Daily News writers are often given the opportunity to express their innermost feelings. Although this usually irks me to no end, I’m happy for this writer, who just published an article about how NYC parks have changed over the years–how they were once filled with drugs and teens up to no good, and how they are now closed and protected spaces that sometimes feature hammocks and gentle streams.
I’m happy for this writer because he is from Bay Ridge, Brooklyn — where I currently reside — and refers to Fort Hamilton Park as one that was a “hangout for misfits, drug dealers, and deviants” like himself in the ’80s. A friend of his was even stabbed at this park, so the guy knows what he is talking about. I admire his ability to keep a positive attitude about our city parks.
BUT. And this is a BIG BUT.
I would have preferred it if he had written an article about the major discrepancies that still exist among NYC parks. While he admits that his family travels from Brooklyn to the South Street Seaport’s Imagination Playground because it is a park unlike any other, he stops there and doesn’t expand on the fact that he chooses to leave Bay Ridge and travel 20 mins to get to another park.
I’m not judging him for it because I do the same exact thing. And here’s why: many of our Bay Ridge parks lack grass, new equipment, or even gates to keep children from running onto the street. A park located one block from my apartment features colossal cracks in the asphalt directly beside a children’s slide. Inexplicable pitfall-like drops appear from out of nowhere on jungle gym equipment. And fountains are thoughtlessly set up atop slippery concrete.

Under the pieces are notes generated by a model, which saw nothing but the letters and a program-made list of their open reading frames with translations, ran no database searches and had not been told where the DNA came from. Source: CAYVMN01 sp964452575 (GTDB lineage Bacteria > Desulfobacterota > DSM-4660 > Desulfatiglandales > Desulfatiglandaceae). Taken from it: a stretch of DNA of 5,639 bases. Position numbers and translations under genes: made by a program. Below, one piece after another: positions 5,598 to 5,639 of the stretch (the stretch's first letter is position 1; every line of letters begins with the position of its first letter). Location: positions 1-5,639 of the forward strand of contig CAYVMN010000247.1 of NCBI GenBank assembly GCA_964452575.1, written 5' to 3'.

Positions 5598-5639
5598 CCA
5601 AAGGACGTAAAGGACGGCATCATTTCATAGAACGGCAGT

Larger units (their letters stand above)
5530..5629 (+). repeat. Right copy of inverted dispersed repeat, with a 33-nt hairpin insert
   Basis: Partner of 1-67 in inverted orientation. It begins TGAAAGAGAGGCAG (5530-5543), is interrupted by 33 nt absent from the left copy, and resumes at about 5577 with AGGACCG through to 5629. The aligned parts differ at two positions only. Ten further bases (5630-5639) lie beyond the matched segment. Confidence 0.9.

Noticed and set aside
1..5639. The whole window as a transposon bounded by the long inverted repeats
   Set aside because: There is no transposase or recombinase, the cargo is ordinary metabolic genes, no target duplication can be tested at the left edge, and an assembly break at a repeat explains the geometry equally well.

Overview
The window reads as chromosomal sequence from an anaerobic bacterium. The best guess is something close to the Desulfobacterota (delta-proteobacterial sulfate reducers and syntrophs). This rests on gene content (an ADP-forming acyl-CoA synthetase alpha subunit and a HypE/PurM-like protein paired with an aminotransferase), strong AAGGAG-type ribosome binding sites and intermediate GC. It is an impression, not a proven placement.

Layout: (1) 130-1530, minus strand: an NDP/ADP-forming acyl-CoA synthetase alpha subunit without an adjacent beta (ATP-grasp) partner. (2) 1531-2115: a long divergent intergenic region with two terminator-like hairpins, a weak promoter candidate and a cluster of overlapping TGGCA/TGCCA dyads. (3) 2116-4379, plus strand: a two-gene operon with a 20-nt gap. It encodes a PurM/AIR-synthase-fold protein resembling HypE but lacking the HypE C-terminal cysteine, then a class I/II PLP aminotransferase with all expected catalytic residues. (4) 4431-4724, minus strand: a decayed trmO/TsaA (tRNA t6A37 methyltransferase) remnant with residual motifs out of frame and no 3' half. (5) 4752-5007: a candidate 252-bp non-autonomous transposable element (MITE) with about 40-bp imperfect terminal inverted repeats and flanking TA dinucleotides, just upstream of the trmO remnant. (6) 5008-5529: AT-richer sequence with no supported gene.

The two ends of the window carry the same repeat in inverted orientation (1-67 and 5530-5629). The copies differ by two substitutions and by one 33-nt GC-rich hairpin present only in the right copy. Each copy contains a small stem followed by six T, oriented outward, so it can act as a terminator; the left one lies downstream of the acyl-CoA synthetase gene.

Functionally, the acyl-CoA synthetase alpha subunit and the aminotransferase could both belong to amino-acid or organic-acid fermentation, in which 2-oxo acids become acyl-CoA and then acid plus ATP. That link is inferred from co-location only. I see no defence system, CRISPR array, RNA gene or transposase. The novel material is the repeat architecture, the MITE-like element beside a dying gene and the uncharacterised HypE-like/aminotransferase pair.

For those of you who have never heard of Bay Ridge, I can assure you it is a pretty residential sort-of suburb where real estate ranges from about $250K for a 1BR apartment to 1.3 million or more for a lovely house along Shore Road.
Yes, Park Slope is a much wealthier neighborhood, which I suppose accounts for their thoughtful park planning? But does it really take money to build a gate around the section meant for children under 2? And is it so much to ask for a section for children under 2?
Have you visited Bleeker Playground in the West Village? It contains a sand box filled with toys that is the size of a studio apartment. There isn’t one square inch that isn’t blanketed with rubber flooring. How do I know? Because like the writer, I’ve wasted 30 minutes traveling to get to it so my daughter can play at a real park.
I can’t even imagine how residents in neighborhoods like Brownsville, Bed-Stuy, or East New York feel. Yep, I have a definitely have a case of park envy.